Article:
There can’t be many jobs that can inspire joy in most of the people they meet, but wide-eyed terror in others.
Teachers, perhaps, maybe dog handlers at a push, but clowns? Clowns certainly fit that bracket.
Chaplin, Keaton, Ronald McDonald – even Krusty the Clown – are all seared into the public consciousness, but what about the infantry of the profession, the day-to-day warriors?
MM spoke to Paul Malpas – better known as Rumple the Clown – to find out what life is like on the front-line of clowning around.
— Rumple The Clown (@Rumple_Clown) 15 January 2015
“It wasn’t something I grew up wanting to be, I kind of fell into it,” said Paul, who, at the age of 56, has been a full-time clown in the north-west for 30 years.
“I used to be a DJ – I was travelling and working abroad for a few years, and when I came back, I got a job as a compere at a holiday park.
“I had to be able to fill in while they’re setting the stage, things like that.
“I couldn’t sing or dance, so I learned some magic.
“At the end of the season I got reasonably proficient doing it – working at night, I realised I could do something in the day, children’s parties and the like.
“From my very first show, I realised that was what I preferred doing.
“Entertaining children was far more rewarding than adults, they don’t need to drink or anything, they just laugh.”
That was a different time for clowns, who played a friendly ‘uncle’ persona – Uncle Spotty, Uncle Stripey – and indeed, Uncle Rumple followed suit.
It wasn’t until Paul realised that this wasn’t really his on-stage persona that he broke rank, and he has been plain old Rumple ever since.
“I just thought this doesn’t suit me, because I’m more like the children’s friend than their uncle, but I had a good reputation, so I just became Rumple,” he said.
“I don’t talk to the children in a funny voice or talk down to them, I treat them with respect.
“It’s not like ‘oh if you’re not sitting down you don’t get a sweet’, it’s ‘would you do me a favour kids, would you sit nicely?’, and they do.”
They do? It’s not like kids’ parties that most of us remember where the clown – and the child’s parents – would get increasingly exasperated at the lone irritating child.
“Yeah, children are much better behaved than they used to be, unless my shows just go a bit better now!” he insisted.
“I’ll try and give them a bit of a message about being nice, being positive.
“When a trick goes wrong, it doesn’t matter, because if at first you don’t succeed, what do you do? You try again.”
COULROPHOBIA: Paul insists his lack of make-up means he isn’t scary – but the same can’t be said for all clowns
Paul insists that, despite specialising in magic, he doesn’t try to reinvent the wheel – the key to being a great clown is still the ability to make people laugh.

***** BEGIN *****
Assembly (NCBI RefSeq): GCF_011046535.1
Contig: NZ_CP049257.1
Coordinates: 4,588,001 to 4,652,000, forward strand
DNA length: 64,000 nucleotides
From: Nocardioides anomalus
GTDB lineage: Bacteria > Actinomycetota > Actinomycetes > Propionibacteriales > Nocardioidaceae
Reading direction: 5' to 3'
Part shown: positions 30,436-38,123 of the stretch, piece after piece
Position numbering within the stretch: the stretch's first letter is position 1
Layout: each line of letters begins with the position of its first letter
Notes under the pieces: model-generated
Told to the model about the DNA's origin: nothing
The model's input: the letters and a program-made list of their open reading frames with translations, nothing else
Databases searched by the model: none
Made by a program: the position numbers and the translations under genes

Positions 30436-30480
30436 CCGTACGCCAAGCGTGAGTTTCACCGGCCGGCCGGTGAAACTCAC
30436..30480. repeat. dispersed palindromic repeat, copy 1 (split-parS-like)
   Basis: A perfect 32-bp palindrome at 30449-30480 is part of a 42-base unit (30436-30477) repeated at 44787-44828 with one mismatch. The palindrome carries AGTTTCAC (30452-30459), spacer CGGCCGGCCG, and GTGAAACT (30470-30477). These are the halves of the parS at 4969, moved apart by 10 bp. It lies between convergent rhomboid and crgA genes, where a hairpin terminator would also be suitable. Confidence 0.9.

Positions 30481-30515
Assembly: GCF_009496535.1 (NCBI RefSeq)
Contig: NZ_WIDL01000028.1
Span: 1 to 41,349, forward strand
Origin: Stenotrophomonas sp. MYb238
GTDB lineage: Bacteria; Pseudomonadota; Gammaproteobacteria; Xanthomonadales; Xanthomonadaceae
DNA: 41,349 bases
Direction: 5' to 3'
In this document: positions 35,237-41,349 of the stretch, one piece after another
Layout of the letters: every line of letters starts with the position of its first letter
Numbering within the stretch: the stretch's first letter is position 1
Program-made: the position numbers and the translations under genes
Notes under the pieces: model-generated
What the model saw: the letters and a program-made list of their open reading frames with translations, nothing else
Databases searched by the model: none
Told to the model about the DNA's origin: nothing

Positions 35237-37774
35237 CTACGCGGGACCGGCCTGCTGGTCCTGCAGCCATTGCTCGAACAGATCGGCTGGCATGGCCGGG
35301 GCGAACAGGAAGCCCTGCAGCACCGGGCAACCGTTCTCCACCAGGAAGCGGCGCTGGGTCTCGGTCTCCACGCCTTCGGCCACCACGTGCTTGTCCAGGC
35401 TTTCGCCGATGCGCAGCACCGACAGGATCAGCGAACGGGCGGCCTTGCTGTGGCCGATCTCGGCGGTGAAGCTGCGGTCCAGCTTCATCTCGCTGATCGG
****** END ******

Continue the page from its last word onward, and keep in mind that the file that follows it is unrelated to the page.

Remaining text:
For most of us, clowning for your supper, no matter what mood you’re in, would be a daunting task, but it isn’t something that fazes Paul.
However, he does admit that there are some who see clowns as a terrifying prospect – the famous ‘coulrophobia’.
“I don’t wear make-up, so I’m not scary,” he said.
“If anyone asks ‘oh why don’t you wear make-up’, I say ‘I’ve got a funny enough face anyway!’
“I quite often get bookings from people saying ‘our daughter saw you at a friend’s birthday, you didn’t frighten her in the slightest’.
“I let the scared ones sit at the back, but after a few minutes they come forward and sit with the rest.
“Admittedly, some of the other clowns on the circuit scare me! But it’s a bit like when you see clowns at a distance, it’s funny, but up close they’re daunting.
“You have to be positive whatever’s happening, because the moment you arrive, you’re on show.
“I love my job though – I don’t wake up in the morning ‘oh I’ve got to go to work today’, I really look forward to it.”
While the job has hardly changed, circumstances inevitably have, and, hit by the recession, many full-time children’s entertainers are not so full-time anymore.
Despite his longevity and sterling reputation, Paul is no exception to these cutbacks, but there are still plenty of moments that make the long hours worthwhile.
I LOVE MY JOB: Rumple has 30 years of experience as a clown
“There’s no such thing as a typical week anymore, since the recession,” he said.
“In the old days it would be school holidays, seven days a week, but not now.
“It would be shopping centres, hotels, pubs, galas, council work, fun days, but most of those things have finished now, it’s mainly private parties that I do.
“I was in a supermarket a couple of years ago, in my civvies – waiting in the queue, a child was crying, and her mother, who didn’t know I was there, said ‘don’t cry, remember what Rumple said, you can do anything’.
“It just gave me such a buzz – I didn’t reveal myself to them, but it made me feel quite proud.
“If you took a seven-year-old child on a round-the-world trip, 20 years later they might remember seeing a big metal thing in Paris, or a pyramid in Egypt.
“By and large they wouldn’t remember most of what they see, but they can still remember that birthday party.
“That, for me, is fantastic.”
To book Rumple the Clown, click here.